Posted: 4 months ago.
Author: Andy Robertson.
Along the way you meet larger bosses to fight, each of which has its own patterns of attack. You have infinite lives, but the game is very hard and dying sends you back to the start of the level. At the end of each level you get a grade based on the time taken to defeat a boss, damage avoided, and the number of parried attacks.
Release Date: September 2017, updated in 2019
Players: You can play with 2 players in the same room and up to 2 players online.
You will need Xbox Live Gold (must be 18 to create, then configure family accounts for younger players) to play online with Xbox One. You will need Nintendo Online (must be 18 to purchase, but can be any age to use) to play online with Nintendo Switch. You will need PlayStation Plus (must be 18 to create, then create sub-accounts for younger players who need be set as 13 or older) to play online with PlayStation 4.
Nintendo Switch has some built-in features, including a lockable zoom, that can be used on all games. Windows has extensive accessibility features. Some, like colour correction, work with games. Lots of accessibility software can be used with PC games, from voice recognition to input device emulators. PlayStation 4 has a range of accessibility settings. Some are system only, some work in games (invert colours and button mapping). Xbox One has a system features, the excellent co-pilot share controls mode and adaptive controller support for all games... read more about system accessibility settings.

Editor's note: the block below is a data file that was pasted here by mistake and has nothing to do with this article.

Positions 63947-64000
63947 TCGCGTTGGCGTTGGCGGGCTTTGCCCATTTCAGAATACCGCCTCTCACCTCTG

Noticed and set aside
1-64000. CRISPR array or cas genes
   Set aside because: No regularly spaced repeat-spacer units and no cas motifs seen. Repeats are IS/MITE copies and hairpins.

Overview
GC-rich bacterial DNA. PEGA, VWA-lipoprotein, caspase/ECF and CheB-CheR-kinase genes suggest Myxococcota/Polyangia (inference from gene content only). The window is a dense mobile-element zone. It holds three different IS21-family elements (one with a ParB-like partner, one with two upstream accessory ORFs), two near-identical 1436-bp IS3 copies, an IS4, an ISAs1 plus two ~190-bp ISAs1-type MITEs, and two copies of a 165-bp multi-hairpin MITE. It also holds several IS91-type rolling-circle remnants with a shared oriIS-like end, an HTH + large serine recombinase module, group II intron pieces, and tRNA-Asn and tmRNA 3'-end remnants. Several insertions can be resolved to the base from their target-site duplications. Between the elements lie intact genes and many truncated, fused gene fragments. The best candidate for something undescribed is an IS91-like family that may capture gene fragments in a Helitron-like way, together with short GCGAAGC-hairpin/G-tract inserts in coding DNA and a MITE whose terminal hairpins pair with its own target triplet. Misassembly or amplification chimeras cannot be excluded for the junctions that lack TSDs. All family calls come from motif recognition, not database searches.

Cuphead is in These Lists
In addition to the similar games listed above, which have been linked to this game specifically in the database, you may find games with a similar theme to Cuphead in the following lists:
This might be grappling with the flying mechanics in Rocket League, getting endlessly lost trying to find the next guardian in Shadow of the Collosus or coming up with the right tactic to get enough money for the ship you need in Elite. Of course, some of these games can be made easier, but to play them at their best is to ramp up the difficulty to max (crushing on The Last Of Us for example) and let them give you all they've got.
Games, by design, present players with adversity and much of the joy of gaming comes from taking on and overcoming unnecessary obstacles. Whether you’re saving the universe from an alien invasion or tending crops in your animal community, playing games mimics the process of resilience.
This list of games that can help foster various forms of psychological resilience is compiled with the expert help of Take This. They aim to decrease the stigma, and increase the support for, mental health in the game enthusiast community and inside the game industry. They encourage a game community that welcomes and supports people experiencing mental health challenges, and that recognizes the humanity and mental health of game creators.